This time I will let your taste buds explode with some Thai beef stew with fiery peppers & lemongrass! It’s all in the lemongrass flavour and fiery peppers!
I have visited Thailand many times and became familiar with all the ingredients they use. I followed some cooking classes there and befriended some locals which taught me more about their art of cooking. Everything I tasted, I took home with me, to further explore to make different and new dishes.
This is exactly what happened when I created this dish, while having a boring day at the spa. Floating around in some salty water, clueless… thinking about dinner. I wanted to make another beef stew, a new unique one. Then it hit me, let’s combine some herbs and spices together from the Thai kitchen and create a new dish. Let me take you to that boring day at the spa that suddenly got an exciting twist!
Ingredients that serve 4:
- 600 grams of chuck beef (Riblappen for my Dutchies)
- half a can of chopped tomatoes
- Salt & freshly ground pepper
- a dust of flour (or cornstarch if you go gluten-free)
- 3 lemon leaves
- a chuck of Thai galangal
- 2 red onions
- 2 cloves of garlic
- 1 stalk of lemongrass
- 3 thai red chillies
- 1 cube of beef stock
- horapa leaves
- 50cl to 100 cl of water
- Coriander for garnish optional
1. Grab a pot of your choice to make this stew in, make sure it is a heavy pot, so nothing will burn. Put a good piece of margarine butter in there and dice your onion.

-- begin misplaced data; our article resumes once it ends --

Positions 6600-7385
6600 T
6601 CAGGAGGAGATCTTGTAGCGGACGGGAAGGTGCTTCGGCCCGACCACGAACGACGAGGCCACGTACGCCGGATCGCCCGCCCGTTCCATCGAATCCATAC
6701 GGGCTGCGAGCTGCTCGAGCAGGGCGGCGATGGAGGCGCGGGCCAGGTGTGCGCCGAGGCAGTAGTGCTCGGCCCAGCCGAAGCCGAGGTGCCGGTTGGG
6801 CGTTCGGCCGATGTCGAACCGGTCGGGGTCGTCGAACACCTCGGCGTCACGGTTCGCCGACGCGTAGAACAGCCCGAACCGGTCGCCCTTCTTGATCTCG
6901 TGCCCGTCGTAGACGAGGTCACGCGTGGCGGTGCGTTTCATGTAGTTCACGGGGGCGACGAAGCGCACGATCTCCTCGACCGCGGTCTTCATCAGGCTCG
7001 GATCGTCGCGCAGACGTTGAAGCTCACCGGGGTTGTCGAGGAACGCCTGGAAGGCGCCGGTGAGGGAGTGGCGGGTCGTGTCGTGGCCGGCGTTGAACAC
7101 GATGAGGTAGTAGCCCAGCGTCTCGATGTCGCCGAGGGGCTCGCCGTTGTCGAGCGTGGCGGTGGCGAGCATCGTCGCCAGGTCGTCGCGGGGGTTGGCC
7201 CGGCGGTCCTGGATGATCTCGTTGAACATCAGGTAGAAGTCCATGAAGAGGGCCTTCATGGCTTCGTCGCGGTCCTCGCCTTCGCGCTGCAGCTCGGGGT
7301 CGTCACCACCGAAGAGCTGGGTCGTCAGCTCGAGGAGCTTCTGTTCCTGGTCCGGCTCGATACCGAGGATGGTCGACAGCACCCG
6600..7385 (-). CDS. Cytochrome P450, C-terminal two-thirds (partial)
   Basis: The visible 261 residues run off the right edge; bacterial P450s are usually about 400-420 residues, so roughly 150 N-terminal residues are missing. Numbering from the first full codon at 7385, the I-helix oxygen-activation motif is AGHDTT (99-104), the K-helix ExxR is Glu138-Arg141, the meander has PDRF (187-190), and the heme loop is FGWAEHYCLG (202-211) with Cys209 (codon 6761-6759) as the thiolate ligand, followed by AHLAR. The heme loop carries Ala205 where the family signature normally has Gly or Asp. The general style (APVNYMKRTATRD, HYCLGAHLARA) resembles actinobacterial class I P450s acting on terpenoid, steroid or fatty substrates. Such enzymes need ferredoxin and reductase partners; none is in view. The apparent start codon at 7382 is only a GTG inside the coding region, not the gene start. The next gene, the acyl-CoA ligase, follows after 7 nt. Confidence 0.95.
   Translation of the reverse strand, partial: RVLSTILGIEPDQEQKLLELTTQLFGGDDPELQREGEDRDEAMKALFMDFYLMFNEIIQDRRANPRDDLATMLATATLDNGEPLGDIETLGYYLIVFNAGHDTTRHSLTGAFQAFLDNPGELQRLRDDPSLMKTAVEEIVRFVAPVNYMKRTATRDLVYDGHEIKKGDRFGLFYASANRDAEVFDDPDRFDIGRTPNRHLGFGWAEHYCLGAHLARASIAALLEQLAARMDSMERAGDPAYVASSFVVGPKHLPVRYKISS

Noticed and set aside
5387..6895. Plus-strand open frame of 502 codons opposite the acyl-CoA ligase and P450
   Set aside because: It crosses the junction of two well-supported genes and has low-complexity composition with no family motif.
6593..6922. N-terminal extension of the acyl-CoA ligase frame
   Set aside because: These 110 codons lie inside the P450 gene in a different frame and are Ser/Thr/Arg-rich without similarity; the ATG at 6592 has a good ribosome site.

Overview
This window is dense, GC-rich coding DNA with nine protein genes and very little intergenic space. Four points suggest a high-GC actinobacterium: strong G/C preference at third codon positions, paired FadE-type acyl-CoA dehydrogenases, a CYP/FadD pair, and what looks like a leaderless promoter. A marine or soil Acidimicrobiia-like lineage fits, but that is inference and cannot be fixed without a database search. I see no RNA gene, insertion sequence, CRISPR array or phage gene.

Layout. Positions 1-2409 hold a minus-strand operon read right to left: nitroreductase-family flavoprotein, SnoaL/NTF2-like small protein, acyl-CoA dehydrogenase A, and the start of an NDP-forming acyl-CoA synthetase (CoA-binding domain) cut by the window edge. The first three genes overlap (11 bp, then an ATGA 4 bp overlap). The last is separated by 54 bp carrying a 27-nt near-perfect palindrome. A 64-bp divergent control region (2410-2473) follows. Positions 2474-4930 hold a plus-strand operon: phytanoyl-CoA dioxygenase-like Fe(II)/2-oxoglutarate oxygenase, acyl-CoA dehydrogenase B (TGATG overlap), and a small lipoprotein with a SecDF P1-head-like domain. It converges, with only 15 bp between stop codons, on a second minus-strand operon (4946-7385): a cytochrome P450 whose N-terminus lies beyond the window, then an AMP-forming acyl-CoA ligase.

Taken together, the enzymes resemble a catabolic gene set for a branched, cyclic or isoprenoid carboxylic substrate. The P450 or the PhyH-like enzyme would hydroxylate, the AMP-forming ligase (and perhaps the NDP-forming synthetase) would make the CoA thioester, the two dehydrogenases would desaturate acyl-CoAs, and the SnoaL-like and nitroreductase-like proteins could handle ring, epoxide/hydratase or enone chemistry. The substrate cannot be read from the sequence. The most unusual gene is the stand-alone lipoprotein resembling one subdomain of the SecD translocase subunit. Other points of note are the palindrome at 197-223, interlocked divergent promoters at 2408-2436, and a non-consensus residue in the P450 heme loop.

2. When the butter is melted, toss in the onion and the chopped red chillies.
3. While you have your melting pot going on there, you dice your meat into cubes and get some flavour in by rubbing some salt and pepper in your beef. Dust it with some flour or cornstarch to get a light coating. When you have done this, add the meat to the pot.
4. Chop your cloves of garlic and add them. Give it a nice stir and let the flavours combine. If the bottom of the pan gets sticky, you might want to add a tiny bit of water and stir again.
5. When the meat turns brown, you want to add your bruised lemongrass and galangal. Make sure to incise the galangal 1cm, so the inner flavours will marry with the rest of your dish. Happily ever after, yes, fairy Thai style!
6. Now add 50cl to 100cl of water to your pot and add the diced tomatoes ( and one stalk of horapa leaves as well, but if your Asian supermarket doesn’t have them that’s not the end of the world).
7. Now let it boil, simmer, sit and stir sometimes… that is all the care it needs, meanwhile take care of yourself. Read a nice book, play a game, whatever you like.
8. Let it simmer for 3 hours depending on how tender you like your meat. Maybe a little less, maybe a little more. Put in the lime leaves 15 minutes before you take the heat off. It will leave a nice uplifting taste in your stew as Thai flavours can be overwhelming.
9. Garnish with coriander and ‘Kor hai mue nee pen mue arhan tee aroi na!‘ ( Bon Appetit!)